Becoming a new mom can be both exhilarating and overwhelming. The joy of bringing a new life into the world is unparalleled, but the responsibilities of motherhood can take a toll on your physical and emotional well-being. Knowing how to take care of yourself as a new mom is crucial for your health and happiness, so don’t hesitate to prioritize your self-care.
Knowing what to expect during pregnancy and after giving birth can help ease the adjustment to motherhood. Recognizing these shifts can prepare you to seek assistance at the appropriate time. As we progress through this piece, we will:
- Learn about the changes in your mind and body during pregnancy and how to best care for yourself afterward.
- Discuss the role that hormonal shifts (the body’s production of chemicals that might impact mood and create despair or anxiety) play in these states of mind.
- Talk about how you and those around you can keep your mental health in check and watch for indications of depression.
- Evaluate how your relationship with your spouse may alter if you become parents, and think about what you can do to keep things on a healthy track.
The truth is that it can be difficult for mothers to accept aid when it is offered. You’re not a bad mother for needing assistance. Knowing exactly what assistance is required can make requesting it much simpler.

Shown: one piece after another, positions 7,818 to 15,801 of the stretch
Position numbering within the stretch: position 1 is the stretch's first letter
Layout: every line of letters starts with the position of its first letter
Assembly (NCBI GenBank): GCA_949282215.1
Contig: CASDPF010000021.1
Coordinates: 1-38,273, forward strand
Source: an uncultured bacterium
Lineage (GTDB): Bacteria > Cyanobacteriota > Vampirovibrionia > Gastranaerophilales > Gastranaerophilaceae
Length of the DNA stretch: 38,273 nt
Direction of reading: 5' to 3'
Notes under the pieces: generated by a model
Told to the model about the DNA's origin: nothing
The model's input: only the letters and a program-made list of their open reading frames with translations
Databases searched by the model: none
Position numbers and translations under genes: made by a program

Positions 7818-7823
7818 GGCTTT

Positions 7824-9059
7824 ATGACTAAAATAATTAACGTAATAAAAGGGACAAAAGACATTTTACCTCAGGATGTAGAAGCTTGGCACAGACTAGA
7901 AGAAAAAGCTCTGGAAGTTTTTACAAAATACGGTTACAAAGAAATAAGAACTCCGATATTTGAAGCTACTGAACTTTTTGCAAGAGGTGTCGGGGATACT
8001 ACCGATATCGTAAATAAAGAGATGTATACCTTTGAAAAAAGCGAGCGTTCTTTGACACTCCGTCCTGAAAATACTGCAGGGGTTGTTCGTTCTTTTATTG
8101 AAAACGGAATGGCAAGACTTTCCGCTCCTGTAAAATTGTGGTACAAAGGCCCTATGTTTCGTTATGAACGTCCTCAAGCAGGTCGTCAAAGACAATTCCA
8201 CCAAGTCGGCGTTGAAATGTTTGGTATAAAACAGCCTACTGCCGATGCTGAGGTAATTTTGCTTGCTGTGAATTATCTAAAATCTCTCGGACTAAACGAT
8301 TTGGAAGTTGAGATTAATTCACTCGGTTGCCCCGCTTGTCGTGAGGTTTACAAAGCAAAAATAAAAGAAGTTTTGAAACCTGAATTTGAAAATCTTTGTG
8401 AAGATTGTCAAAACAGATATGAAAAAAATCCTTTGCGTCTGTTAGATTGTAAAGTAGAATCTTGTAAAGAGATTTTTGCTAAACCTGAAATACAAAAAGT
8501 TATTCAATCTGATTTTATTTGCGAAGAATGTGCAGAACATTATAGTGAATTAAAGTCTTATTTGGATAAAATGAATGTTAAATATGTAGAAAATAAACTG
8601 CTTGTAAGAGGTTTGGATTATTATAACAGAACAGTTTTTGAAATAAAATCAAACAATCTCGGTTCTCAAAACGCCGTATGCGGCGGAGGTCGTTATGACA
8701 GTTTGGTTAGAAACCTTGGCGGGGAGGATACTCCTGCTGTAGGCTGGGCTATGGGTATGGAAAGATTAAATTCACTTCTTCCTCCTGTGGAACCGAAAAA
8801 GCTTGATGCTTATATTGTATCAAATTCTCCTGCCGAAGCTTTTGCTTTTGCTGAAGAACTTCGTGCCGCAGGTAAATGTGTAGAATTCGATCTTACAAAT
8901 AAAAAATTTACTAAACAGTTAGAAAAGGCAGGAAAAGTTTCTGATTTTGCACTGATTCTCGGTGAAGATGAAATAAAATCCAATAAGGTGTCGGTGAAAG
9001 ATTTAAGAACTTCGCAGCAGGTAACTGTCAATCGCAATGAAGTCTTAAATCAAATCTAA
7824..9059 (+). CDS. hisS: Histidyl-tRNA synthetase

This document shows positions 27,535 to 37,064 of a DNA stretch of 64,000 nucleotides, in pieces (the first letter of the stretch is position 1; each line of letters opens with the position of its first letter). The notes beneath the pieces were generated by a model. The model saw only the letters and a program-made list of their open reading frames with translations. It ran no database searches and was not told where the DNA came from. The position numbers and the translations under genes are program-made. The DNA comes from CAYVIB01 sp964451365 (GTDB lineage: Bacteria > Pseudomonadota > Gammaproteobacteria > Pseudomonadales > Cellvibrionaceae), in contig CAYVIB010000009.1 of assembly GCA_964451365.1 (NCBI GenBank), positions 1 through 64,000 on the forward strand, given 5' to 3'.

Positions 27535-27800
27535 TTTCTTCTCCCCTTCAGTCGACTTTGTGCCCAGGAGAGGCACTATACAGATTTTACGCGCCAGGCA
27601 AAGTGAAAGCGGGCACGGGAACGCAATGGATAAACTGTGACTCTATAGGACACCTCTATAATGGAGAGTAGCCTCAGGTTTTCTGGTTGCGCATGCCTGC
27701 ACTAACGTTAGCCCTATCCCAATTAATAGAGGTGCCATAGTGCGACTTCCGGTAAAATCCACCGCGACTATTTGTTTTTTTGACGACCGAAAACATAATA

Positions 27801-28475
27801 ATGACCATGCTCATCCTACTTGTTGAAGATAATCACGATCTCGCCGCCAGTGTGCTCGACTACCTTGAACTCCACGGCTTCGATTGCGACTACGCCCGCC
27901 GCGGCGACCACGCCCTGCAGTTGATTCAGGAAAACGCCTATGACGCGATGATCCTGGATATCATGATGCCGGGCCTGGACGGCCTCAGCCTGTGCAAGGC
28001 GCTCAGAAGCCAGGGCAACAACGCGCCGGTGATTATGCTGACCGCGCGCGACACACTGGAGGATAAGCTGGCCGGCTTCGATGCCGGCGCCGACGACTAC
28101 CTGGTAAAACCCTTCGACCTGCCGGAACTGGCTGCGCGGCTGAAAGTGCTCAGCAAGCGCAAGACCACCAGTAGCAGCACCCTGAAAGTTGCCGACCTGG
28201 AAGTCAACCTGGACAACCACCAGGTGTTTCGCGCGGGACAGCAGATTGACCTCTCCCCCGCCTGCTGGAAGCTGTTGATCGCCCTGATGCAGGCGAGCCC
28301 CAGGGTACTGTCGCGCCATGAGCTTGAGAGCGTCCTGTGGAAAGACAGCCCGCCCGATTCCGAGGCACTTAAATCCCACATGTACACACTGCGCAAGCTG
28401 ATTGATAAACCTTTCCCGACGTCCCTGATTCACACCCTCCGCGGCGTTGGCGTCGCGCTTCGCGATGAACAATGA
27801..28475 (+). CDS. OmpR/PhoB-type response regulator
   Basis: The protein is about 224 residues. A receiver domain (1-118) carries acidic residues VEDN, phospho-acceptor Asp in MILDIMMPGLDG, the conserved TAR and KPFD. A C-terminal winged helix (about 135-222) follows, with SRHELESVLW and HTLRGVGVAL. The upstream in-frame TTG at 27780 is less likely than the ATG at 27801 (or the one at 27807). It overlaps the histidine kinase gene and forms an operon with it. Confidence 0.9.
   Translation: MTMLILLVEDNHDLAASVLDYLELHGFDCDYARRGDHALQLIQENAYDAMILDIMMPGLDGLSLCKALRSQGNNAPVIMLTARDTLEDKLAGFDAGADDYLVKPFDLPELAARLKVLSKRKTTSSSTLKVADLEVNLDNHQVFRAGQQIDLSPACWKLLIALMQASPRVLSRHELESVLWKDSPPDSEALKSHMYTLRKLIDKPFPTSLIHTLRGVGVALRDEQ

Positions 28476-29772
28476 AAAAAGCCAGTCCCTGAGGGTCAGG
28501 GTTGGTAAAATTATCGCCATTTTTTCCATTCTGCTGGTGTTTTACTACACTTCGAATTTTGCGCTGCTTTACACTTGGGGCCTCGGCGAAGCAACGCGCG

You may be familiar with “mommy brain” or “postpartum brain” to describe memory lapses experienced during or after pregnancy. Is a pregnant brain a genuine thing? Yes! Early in pregnancy, a woman’s hormones undergo rapid transformations. Hormones have an effect on brain cells called neurons. As a result of fertilization, estrogen and progesterone levels rise (the hormone responsible for your menstrual cycle and maintaining a healthy pregnancy).
These modifications allow for an increase in blood cell formation in the uterine and placenta. Your body is forming a new organ, the placenta. It’s true that throughout pregnancy, your body builds a new organ and a new human being. Wow, that’s a ton of effort! While most women report feeling happier throughout pregnancy, this is often not the case until the second trimester.
Mothers are prone to forgetfulness and erratic mood swings. This may result from hormonal fluctuations, the physiological changes associated with pregnancy, or a combination of these factors. The first and third trimesters of pregnancy are peak times for maternal irritability. They leave for the hospital only to return with the newborn. Still, every mother is different and can experience mood swings at varying levels. Hormonal changes after giving birth are discussed more below.